Peter Cane, Herwig Hofmann, Eric Ip, and Peter Lindseth (eds), The Oxford Handbook of Comparative Administrative Law, Oxford University Press, 2020
31 Pages Posted: 2 Mar 2020
Date Written: August 1, 2019
Key debates in administrative law often play out within the contours of “accountability” to such an extent that accountability has been described as administrative law’s “central obsession” (Metzger 2015, 130). The salience of accountability is particularly high in comparative administrative law since accountability can serve as one of the transcendent principles underpinning “universalist” approaches to comparative study (Jackson 2012; Choudry 1999). However, as with many central concepts in comparative law, the overuse of the term may risk diluting its analytical utility and thus obscure more than elucidate. This danger has prompted pleas to “save” the concept “from friends and advocates” (Dubnick 2002, 1).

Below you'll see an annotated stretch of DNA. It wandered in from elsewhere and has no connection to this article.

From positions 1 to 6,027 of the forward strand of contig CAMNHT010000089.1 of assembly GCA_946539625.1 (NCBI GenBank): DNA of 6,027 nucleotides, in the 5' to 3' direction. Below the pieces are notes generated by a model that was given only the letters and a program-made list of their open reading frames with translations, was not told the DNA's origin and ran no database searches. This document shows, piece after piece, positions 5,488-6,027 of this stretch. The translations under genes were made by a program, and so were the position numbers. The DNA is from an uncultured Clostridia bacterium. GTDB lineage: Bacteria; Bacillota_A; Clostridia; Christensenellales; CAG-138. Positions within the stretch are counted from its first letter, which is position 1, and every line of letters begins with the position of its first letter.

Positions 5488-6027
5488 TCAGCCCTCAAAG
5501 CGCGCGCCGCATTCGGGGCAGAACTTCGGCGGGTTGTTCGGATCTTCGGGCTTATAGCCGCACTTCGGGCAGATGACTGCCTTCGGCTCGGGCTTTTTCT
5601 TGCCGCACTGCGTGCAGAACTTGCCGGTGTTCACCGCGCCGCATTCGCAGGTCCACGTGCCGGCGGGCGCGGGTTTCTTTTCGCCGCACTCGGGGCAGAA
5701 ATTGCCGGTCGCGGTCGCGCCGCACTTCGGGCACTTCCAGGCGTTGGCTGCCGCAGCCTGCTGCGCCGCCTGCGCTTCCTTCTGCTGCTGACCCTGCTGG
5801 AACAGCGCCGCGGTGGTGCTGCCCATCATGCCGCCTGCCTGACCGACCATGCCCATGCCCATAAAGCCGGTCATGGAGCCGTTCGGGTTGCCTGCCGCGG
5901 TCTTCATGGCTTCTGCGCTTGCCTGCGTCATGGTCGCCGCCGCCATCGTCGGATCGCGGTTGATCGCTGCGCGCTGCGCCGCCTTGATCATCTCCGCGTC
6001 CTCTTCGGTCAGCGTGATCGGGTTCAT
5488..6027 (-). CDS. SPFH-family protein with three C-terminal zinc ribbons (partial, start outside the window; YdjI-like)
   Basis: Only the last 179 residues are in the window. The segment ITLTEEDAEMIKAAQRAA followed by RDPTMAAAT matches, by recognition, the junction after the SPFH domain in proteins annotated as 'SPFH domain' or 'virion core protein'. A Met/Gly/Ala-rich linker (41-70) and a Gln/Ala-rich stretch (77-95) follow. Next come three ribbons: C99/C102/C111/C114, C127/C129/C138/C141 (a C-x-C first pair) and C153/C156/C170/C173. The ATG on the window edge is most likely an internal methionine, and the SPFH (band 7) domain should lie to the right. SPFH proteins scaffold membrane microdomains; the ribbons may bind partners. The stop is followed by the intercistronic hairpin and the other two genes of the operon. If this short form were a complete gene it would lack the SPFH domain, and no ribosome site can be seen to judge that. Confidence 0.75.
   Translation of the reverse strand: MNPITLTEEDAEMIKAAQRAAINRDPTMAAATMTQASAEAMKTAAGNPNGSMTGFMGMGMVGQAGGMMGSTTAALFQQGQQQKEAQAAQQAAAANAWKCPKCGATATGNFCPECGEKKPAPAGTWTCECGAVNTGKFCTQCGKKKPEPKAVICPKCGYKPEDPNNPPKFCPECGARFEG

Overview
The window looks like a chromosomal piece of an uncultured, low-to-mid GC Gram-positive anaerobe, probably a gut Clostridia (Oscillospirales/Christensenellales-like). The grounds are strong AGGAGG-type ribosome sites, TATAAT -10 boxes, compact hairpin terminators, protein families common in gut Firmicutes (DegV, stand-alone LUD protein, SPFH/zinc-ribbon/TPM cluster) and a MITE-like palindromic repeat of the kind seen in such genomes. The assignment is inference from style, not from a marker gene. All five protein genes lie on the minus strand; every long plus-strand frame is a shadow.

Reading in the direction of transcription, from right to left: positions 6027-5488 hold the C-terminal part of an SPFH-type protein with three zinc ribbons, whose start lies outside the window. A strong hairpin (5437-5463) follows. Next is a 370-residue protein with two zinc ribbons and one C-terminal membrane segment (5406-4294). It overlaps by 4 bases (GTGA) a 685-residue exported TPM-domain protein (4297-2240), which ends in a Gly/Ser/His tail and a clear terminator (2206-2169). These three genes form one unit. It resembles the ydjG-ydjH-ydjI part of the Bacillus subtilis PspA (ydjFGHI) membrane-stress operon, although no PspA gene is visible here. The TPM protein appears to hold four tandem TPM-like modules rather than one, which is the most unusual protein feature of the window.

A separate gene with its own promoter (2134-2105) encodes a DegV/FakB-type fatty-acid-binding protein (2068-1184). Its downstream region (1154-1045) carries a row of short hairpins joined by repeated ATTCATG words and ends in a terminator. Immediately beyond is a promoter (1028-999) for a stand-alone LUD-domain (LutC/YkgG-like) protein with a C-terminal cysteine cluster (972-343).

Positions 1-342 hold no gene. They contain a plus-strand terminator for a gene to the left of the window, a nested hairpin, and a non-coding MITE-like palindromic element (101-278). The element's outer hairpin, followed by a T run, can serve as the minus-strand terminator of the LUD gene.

This chapter suggests that the concept of accountability is normatively and analytically useful in comparative administrative law, provided that there is clarity as to the level of abstraction at which the term is used. The essay proposes a three-tier approach to the concept of accountability - accountability as a political ideal (“level 1 accountability”), as a specific set of normative commitments (“level 2 accountability”), and as an empirical phenomenon (“level 3 accountability”). It argues that the usefulness (and contestability) of comparative approaches will vary as one moves from one tier to the next. The essay further discusses case studies from the United States, the United Kingdom, and France that illustrate specific institutional manifestations of accountability. The chapter concludes by presenting certain key challenges to accountability that implicate different tiers of accountability.
Suggested Citation: Suggested Citation